One frequently troublesome area of environmental law is the
intersection between different types of approvals. Once an
overarching, project wide approval, such as an environmental
assessment, has been granted, may an individual approval be
Western Copper v. Yukon Water Board is
a rare example of a project being brought to a halt at the water
permit stage, even though it passed its environmental assessment.
Western Copper Corporation unsuccessfully appealed a decision of
the Yukon Water Board to deny its application for a water license
for a proposed copper heap leach-mining project. The project had
received a approval under the Yukon Environmental and
Socioeconomic Assessment Act, which implemented an umbrella
final agreement and 11 comprehensive land claim agreements between
Canada, Yukon, and First Nations. The proposed mine would represent
5 percent of Yukon's gross domestic product and the company had
invested in the project for many years. The project had passed its
environmental assessment, subject to 148 recommendations, all
approved by the Yukon government, and had received its Yukon mining
license. Nevertheless, the Water Board denied its application for a
water licence, as it was not satisfied that the waste from the mine
would be appropriately treated and disposed of.
Western Copper and the Yukon Chamber of Mines naturally argued
that this was a question about the overall design of the mine, a
question that had already been asked and answered when the mining
license was issued. The Yukon Territory Supreme Court, however,
agreed that the Water Board had jurisdiction to refuse to approve
the project based on its own evaluation of its threat to
Yukon water resources, regardless of the previous approval of the
environmental assessment. In other words, the Water Board had the
right to refuse to accept the scientific findings from the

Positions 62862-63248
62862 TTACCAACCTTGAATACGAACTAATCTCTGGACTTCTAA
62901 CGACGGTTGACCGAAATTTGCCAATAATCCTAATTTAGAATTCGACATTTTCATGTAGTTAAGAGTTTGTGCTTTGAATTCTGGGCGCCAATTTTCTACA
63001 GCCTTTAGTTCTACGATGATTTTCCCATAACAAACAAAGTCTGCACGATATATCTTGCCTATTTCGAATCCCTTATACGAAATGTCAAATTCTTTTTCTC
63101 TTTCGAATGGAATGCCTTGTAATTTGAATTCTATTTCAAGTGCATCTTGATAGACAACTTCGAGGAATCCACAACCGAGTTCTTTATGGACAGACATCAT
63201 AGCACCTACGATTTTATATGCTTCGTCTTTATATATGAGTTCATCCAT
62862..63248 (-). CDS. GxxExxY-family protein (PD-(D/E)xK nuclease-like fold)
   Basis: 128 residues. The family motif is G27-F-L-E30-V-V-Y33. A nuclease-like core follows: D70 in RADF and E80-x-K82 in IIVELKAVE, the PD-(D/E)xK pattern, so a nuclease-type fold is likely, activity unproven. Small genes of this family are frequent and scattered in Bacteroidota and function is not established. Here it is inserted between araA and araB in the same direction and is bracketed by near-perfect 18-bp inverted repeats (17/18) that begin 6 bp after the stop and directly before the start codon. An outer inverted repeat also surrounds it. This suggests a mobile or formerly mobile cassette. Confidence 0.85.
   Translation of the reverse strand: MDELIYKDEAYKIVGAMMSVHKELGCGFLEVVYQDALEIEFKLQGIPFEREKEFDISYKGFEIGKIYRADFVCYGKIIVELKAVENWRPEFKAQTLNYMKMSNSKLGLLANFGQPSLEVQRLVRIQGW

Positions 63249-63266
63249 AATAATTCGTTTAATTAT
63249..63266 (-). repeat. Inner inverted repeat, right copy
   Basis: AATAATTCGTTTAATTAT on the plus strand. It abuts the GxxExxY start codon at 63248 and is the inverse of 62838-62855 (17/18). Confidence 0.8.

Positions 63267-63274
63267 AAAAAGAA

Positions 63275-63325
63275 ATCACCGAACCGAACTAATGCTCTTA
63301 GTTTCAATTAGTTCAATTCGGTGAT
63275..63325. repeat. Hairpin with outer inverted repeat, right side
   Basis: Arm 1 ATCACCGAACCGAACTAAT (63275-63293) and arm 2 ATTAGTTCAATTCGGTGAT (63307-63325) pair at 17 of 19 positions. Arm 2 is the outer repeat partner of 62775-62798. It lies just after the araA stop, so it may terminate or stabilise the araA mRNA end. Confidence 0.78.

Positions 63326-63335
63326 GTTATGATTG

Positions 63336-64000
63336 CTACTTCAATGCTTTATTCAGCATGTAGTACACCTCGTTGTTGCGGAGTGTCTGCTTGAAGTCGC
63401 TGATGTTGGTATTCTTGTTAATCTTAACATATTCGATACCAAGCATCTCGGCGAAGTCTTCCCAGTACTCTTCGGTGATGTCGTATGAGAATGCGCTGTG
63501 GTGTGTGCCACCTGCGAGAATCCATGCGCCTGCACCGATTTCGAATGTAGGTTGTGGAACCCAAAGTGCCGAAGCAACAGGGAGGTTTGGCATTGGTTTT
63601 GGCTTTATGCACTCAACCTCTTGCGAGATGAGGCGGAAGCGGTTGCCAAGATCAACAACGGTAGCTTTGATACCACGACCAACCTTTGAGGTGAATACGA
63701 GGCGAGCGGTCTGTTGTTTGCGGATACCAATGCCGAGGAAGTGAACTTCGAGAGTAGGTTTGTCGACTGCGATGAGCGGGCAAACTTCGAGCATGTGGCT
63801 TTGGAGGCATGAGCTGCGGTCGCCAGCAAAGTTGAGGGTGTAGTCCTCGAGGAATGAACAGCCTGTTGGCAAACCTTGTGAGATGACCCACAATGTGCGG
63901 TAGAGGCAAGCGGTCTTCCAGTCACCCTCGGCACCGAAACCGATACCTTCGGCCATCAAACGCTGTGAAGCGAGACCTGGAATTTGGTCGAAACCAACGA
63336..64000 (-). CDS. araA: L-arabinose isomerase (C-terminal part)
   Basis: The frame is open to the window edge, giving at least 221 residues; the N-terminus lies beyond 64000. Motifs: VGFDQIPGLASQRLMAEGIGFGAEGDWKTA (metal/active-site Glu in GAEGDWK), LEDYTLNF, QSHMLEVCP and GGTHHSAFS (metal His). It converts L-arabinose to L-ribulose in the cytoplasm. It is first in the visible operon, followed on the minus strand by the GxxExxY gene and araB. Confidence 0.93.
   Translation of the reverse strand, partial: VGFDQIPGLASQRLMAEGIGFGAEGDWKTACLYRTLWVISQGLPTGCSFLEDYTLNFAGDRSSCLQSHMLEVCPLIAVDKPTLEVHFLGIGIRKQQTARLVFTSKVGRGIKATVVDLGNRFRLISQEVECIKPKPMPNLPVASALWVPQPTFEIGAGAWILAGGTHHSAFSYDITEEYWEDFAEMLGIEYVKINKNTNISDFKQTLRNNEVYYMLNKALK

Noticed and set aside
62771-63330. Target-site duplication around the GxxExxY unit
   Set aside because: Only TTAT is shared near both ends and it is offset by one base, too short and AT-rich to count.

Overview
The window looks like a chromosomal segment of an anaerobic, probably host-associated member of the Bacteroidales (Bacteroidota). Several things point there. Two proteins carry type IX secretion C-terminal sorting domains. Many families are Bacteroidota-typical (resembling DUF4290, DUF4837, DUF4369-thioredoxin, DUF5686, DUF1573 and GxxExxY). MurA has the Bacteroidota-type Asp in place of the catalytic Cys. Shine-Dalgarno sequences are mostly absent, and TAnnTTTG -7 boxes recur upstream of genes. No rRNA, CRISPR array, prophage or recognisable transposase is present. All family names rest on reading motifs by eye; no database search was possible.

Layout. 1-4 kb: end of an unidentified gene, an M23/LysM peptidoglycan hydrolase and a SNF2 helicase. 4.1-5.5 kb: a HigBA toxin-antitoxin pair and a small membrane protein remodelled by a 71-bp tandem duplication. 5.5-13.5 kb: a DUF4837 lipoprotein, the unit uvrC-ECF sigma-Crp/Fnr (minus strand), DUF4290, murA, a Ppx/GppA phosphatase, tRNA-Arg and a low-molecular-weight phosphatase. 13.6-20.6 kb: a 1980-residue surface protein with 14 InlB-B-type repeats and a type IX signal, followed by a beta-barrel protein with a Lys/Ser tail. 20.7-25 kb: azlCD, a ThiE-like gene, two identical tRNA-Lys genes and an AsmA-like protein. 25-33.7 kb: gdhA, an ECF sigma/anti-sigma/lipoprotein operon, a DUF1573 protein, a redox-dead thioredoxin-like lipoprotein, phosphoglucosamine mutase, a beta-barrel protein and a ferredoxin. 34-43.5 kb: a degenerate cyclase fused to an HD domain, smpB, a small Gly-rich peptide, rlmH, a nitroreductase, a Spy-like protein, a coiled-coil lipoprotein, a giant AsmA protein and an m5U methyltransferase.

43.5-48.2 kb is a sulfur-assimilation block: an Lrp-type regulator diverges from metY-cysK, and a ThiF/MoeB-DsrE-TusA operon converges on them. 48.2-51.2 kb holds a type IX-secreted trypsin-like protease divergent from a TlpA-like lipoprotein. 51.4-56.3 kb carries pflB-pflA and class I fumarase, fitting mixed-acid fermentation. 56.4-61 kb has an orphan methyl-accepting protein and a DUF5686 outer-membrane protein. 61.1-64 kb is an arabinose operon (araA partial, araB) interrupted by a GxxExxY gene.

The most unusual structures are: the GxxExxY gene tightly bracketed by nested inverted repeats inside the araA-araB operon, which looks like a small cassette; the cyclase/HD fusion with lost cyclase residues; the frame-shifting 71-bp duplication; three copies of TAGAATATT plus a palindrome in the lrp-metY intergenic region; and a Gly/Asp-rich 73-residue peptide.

environmental assessment process that the heap leach technology had
been adequately proven. "The Water Board has expressly
disagreed with the finding of the executive committee of Yesab that
certain aspects of the heap leach technology has been proven to be
viable. There is no obligation, statutory or otherwise, for the
Water Board to accept the scientific finding from the assessment
process. To come to such a conclusion ... would completely
eviscerate the licensing role of the Water Board. In my view, it
was never intended to that the assessment processes recommendations
of socioeconomic terms and conditions would trump the regulatory
...It is crucial to differentiate between the development
assessment process and the regulatory process. Development
assessment is conceptually the same as environment impact
assessment ... in short, environmental impact assessment is simply
descriptive of a process of decision making....
The YESAB executive committee conducts environmental assessments
or screening. It is not a regulatory body making the decision that
a mine can operate. Thus, when a decision document accepts the
recommendations of the executive committee, it is not a licensing
or permitting decision it has the same status as a regulatory
license ... the decision document is not a license or a permit for
the project to be undertaken but a document allowing the project to
proceed to the licensing application ..."
Western Copper Corporation v. Yukon Water Board, February 24,
2011, Yukon Territory Supreme Court.
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